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RELATED RESEARCH PROJECTS

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Mapping Information Access is a collaborative academic research project to study and understand the landscape of information access and availability in public schools and libraries in the United States.

There are more than 18,000 public school districts and more than 9,000 public library systems in the US. Each of these institutions is as a central node of information access for the communities they serve. Administrators must balance ideals of free speech and information with concerns about social norms, age-appropriateness, and budgets. These decisions then shape the flow of information to students, patrons, and other constituents. Yet the contours of this flow are not well understood. There exists no comprehensive record of the sorts of challenges faced, or decisions made,...

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National Science Foundation

How can we be rule compliant and still innovate? The collection and analysis of human-centered and/ or data are governed by multiple sets of norms and regulations. Problems can arise when researchers are unaware of applicable rules, uninformed about their practical meaning and compatibility, and insufficiently skilled in implementing them. We are developing and delivering educational modules to address this issue.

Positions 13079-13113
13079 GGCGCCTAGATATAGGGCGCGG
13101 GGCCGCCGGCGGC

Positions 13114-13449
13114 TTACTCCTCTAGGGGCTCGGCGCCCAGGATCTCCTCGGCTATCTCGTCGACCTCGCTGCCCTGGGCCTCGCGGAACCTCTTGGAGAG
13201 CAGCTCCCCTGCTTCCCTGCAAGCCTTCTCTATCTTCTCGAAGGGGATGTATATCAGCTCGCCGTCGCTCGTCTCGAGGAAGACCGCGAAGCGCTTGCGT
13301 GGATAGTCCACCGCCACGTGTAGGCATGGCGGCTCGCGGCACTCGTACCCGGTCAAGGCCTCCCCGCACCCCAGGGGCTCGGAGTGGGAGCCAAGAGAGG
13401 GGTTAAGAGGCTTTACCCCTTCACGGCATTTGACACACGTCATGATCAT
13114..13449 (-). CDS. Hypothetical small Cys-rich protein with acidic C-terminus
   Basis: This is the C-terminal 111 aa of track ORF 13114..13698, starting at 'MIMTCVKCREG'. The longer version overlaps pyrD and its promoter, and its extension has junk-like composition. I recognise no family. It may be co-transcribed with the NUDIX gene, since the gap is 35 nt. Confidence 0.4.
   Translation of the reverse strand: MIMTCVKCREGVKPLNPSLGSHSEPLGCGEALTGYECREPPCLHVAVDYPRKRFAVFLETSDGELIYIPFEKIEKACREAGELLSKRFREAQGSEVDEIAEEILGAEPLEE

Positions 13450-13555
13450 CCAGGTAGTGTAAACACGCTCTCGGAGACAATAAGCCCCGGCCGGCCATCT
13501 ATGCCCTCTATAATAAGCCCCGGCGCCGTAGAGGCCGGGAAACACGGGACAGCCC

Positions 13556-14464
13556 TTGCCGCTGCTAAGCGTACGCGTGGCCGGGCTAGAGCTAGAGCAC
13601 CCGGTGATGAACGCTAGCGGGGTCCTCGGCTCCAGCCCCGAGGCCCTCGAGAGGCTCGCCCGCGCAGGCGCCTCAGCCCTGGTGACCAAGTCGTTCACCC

IN THE NEWS

Jun. 20, 2017
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In Assistant Professor Emily Knox's information policy course (IS 590IP), one of the assignments involves reading about workers in developing countries whose job is to censor objectionable photos posted on social media. The article includes graphic descriptions of some of the photos. Is a trigger warning warranted before assigning the reading to the class?

The use of trigger warnings in college and university classrooms has been a subject of heated debate in recent years. The question of whether an instructor should alert his or her students to the fact that a piece of material they will be reading or viewing in class could be potentially distressing is complex.

Knox takes a comprehensive look at trigger warnings in her edited book, Trigger Warnings: History, Theory, Context, which was recently published by Rowman & Littlefield. The book provides the historical context and theory behind trigger warnings as well as case studies from instructors and students...

May. 3, 2016

Associate Professor Carol Tilley will speak twice this summer on topics at the intersection of comics and medicine.